The HPLC analysis was performed using an Agilent Liquid Chromatography System series 1100 (Agilent Technologies, Santa Clara, CA), with a binary pump, an autosampler, a solvent degasser and a column oven. The chromatographic separation was performed using a 50 × 2.0 mm, Luna C18, 5 μm, 100 Å pore size column (Phenomenex, Torrance, CA), equipped with Security guard precolumn (Phenomenex), containing the same packing material. The column was maintained at room temperature. The mobile phase was a solution of 0.1% aqueous formic acid (eluent A) and 100% acetonitrile (eluent B). Injection volume consisted of 20 μl; elution was performed at flow rate of 300 μl/min, using 10% solvent B for 1 min, linear gradient to 90% solvent B for 3 min, 90% solvent B for 2 min and afterwards re-equilibrating with 90% solvent A for 4 min. The total analysis run time was 10 min.

Mass spectrometry conditions

The mass spectrometry was performed on a 3200 triple quadrupole system (Applied Biosystems, Foster City, CA), equipped with a Turbo Ion Spray source. Data were acquired and processed with Analyst 1.4.2 software. The detector was set in the positive ion mode. The ion spray voltage was set at 5000 V and the source temperature was 300°C. The collision activation dissociation (CAD) gas was set at medium value and nitrogen was used as collision gas. The Q1 and Q3 quadrupoles were tuned for the unit mass resolution. The transitions of the precursor ions to the product ions were monitored with a dwell time of 100 ms for each analyte. The instrument was set in the multiple reaction monitoring (MRM) mode. Mass spectrometer parameters were optimized to maximize sensitivity for all transitions (Table 2).
Table 2

Monitored ion transitions and their parameter settings of mass spectrometer for the detection and measurements of Ro0711401

Precursor ion

Fragment

DP

EP

CE

CXP

( m/z, amu)

( m/z, amu)

(V)

(V)

(V)

(V)

RO (361.0)

181.1

47.0

5.8

25.0

2.9

 

153.0

47.0

5.8

19.1

2.8

IS (351.2)

234.0

42.0

7.0

23.7

3.2

 

170.0

42.0

7.0

26

2.6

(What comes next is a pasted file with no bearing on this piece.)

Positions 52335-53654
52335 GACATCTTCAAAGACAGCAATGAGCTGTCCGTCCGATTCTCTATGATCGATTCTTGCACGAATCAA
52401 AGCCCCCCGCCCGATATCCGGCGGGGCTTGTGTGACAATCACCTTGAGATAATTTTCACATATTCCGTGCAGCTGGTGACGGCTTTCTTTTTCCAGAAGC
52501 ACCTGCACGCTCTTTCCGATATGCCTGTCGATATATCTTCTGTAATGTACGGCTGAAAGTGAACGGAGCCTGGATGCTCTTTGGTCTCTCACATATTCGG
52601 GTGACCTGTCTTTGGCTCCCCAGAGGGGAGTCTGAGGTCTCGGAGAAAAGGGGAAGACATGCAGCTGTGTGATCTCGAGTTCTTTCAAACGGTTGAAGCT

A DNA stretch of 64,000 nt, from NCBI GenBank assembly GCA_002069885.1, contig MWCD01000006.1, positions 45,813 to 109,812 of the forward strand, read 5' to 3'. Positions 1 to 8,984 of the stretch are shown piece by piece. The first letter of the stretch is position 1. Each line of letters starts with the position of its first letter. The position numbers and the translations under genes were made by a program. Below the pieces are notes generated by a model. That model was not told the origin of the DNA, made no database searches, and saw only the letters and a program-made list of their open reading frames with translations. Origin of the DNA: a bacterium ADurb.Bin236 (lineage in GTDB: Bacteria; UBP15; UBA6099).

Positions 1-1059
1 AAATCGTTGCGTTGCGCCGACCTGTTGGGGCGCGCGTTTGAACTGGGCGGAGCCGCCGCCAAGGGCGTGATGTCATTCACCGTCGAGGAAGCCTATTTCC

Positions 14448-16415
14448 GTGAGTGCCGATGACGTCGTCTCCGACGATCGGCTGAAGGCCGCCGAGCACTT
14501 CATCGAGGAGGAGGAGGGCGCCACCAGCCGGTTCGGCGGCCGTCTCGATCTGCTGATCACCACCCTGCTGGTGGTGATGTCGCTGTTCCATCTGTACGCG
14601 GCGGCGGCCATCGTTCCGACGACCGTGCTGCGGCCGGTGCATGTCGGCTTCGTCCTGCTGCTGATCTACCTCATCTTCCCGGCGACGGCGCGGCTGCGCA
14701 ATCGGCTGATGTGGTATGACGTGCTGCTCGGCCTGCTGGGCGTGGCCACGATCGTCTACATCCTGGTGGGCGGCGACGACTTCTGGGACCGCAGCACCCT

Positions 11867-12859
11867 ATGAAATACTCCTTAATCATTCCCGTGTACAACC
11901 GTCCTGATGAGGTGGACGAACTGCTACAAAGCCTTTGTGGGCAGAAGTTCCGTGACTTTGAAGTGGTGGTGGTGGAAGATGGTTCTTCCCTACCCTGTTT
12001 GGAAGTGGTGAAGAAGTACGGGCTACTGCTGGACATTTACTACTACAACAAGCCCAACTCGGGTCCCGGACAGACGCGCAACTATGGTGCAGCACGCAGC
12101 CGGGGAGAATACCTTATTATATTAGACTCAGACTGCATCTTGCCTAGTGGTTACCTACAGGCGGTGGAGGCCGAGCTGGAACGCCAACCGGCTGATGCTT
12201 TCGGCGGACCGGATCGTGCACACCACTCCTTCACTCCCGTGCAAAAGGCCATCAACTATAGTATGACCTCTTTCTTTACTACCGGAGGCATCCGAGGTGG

DP – Declustering Potential; EP – Entrance Potential; CE – Collision Energy; CXP – Collision Cell Exit Potential.

A calibration curve was established using known concentration (0, 6.25, 12.5, 25, 50, 100, 250, 500, 1000 ng/ml) of Ro0711401 dissolved in 0,1% aqueous formic acid and processed in the same way of tissue samples. The equation of linear regression obtained for this value range was y = 0.000204× + 0.0033 (r = 0.9982).

Assessment of motor coordination in SCA1 mice

Rotarod test

Motor ability was assessed using an accelerating Rotarod apparatus, as described [63]. Mice were forced to manage an accelerating rotarod to monitor motor performance. The rotarod apparatus consisted of a rotating horizontal cylinder (30 mm) and a motor driver control unit (Ugo Basile, Varese, Italy). The cylinder was divided into 5 separate rotating compartments, fully enclosed to ensure that the mice did not jump out of their area. The mice were placed on the rod which was rotating at accelerating speed from 5 to 15 rpm. Automatic timers recorded the duration of time the mice remained on the rod, and two infrared beams at the base of each compartment determined when the mice had fallen off the rod. Mice were tested using four trials per day (10 min rests between trials) on 4 consecutive days. During a trial, the rod accelerated from 4 to 40 rpm over 5 min. Each trial lasted until the mouse fell from the rod or for a maximum of 5 min.

Paw printing test

Paw prints were made with ink and water color paper. Ink was applied to the hind paws of individual mice which were then induced to walk forward, leaving a record on the paper [15]. The test was carried out twice soon after the Rotarod test. Data were quantified by calculating the coefficient of variation (the ratio between standard deviation and the mean value) of five consecutive strides with the left paw.

Statistical analysis

Statistical analysis were carried out by using the Student’s t test (Figures 1, 2, 8); paired t-test (Figure 3); One-Way ANOVA (Figures 3, 6) or Two-Way ANOVA for repeated measures followed by Fisher’s LSD (Figures 3, 4, 5) or followed Bonferroni’s t-test (Figure 8); p values < 0.05 were considered significant.

Abbreviations

mGlu: 

Metabotropic glutamate

SCA1: 

Spinocerebellar ataxia type-1

PAM: 

Positive allosteric modulator

NAM: 

Negative allosteric modulator

ATXN1: 

Ataxin-1

InsP3: 

Inositol-1,4,5-trisphosphate

DAG: 

Diacylglicerol

PKC: 

Protein kinase C

AMPA: 

2-amino-3-(3-hydroxy-5-methyl-isoxazol-4-yl)propanoic acid

LTD: 

Long term depression.

Declarations

Acknowledgments

We are grateful to Hoffmann La Roche Ltd, Pharmaceutical Division, Basel Switzerland, for kindly providing Ro0711401. We would also like to thank M. Ulivieri for technical support.

Authors’ Affiliations

(1)
I.R.C.C.S. Neuromed
(2)
Department of Physiology and Pharmacology, University “Sapienza”
(3)
Department of Neuroscience, Mental Health and Sensory Organs, Advanced Molecular Diagnostics, Azienda Ospedale S. Andrea
(4)
Department of Experimental Medicine, University “Sapienza”
(5)
Department of Hematology, Oncology and Molecular Medicine, Istituto Superiore di Sanità
(6)
Molecular Genetics and Cytogenetics Unit, Gaslini Institute